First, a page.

Clay-supported graphene materials: application to hydrogen storage†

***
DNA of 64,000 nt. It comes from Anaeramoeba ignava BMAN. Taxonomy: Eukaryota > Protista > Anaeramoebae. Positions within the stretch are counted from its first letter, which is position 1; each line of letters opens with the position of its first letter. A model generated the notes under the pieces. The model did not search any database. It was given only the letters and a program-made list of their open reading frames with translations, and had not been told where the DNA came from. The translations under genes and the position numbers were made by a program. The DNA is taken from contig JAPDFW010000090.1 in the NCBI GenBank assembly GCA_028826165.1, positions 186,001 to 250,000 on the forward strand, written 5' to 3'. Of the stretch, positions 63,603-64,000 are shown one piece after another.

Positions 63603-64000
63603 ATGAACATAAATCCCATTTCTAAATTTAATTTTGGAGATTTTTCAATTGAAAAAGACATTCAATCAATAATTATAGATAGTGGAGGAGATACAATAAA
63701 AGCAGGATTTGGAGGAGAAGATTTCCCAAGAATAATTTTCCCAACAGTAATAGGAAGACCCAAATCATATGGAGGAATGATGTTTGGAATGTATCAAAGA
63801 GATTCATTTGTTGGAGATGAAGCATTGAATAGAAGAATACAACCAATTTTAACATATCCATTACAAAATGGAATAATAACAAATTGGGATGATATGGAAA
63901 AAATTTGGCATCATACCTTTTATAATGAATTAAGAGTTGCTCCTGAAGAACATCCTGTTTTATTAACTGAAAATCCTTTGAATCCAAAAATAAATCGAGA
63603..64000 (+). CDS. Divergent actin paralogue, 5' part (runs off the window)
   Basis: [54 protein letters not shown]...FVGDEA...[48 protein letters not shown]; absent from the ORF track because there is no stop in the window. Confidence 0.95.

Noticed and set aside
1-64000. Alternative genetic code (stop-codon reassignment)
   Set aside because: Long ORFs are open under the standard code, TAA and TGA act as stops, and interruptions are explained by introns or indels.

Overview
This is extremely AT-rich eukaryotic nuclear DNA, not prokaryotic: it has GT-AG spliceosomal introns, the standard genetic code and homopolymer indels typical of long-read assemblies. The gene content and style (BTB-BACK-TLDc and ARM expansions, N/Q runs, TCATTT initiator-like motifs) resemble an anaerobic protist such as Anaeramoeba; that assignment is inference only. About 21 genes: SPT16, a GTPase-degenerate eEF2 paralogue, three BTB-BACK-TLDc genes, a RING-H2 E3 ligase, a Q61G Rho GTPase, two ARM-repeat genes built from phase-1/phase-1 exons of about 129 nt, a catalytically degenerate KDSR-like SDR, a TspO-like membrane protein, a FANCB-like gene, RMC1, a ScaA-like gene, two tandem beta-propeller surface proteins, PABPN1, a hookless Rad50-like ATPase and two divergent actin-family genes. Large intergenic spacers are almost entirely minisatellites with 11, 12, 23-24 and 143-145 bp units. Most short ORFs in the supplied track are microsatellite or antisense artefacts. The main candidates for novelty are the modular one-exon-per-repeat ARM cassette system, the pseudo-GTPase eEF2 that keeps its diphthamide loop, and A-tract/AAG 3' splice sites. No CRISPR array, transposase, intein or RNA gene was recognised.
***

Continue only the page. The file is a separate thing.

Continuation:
The present work refers to clay–graphene nanomaterials prepared by a green way using caramel from sucrose and two types of natural clays (montmorillonite and sepiolite) as precursors, with the aim of evaluating their potential use in hydrogen storage. The impregnation of the clay substrates by caramel in aqueous media, followed by a thermal treatment in the absence of oxygen of these clay–caramel intermediates gives rise to graphene-like materials, which remain strongly bound to the silicate support. The nature of the resulting materials was characterized by different techniques such as XRD, Raman spectroscopy and TEM, as well as by adsorption isotherms of N2, CO2 and H2O. These carbon–clay nanocomposites can act as adsorbents for hydrogen storage, achieving, at 298 K and 20 MPa, over 0.1 wt% of hydrogen adsorption excess related to the total mass of the system, and a maximum value close to 0.4 wt% of hydrogen specifically related to the carbon mass. The very high isosteric heat for hydrogen sorption determined from adsorption isotherms at different temperatures (14.5 kJ mol−1) fits well with the theoretical values available for hydrogen storage on materials that show a strong stabilization of the H2 molecule upon adsorption.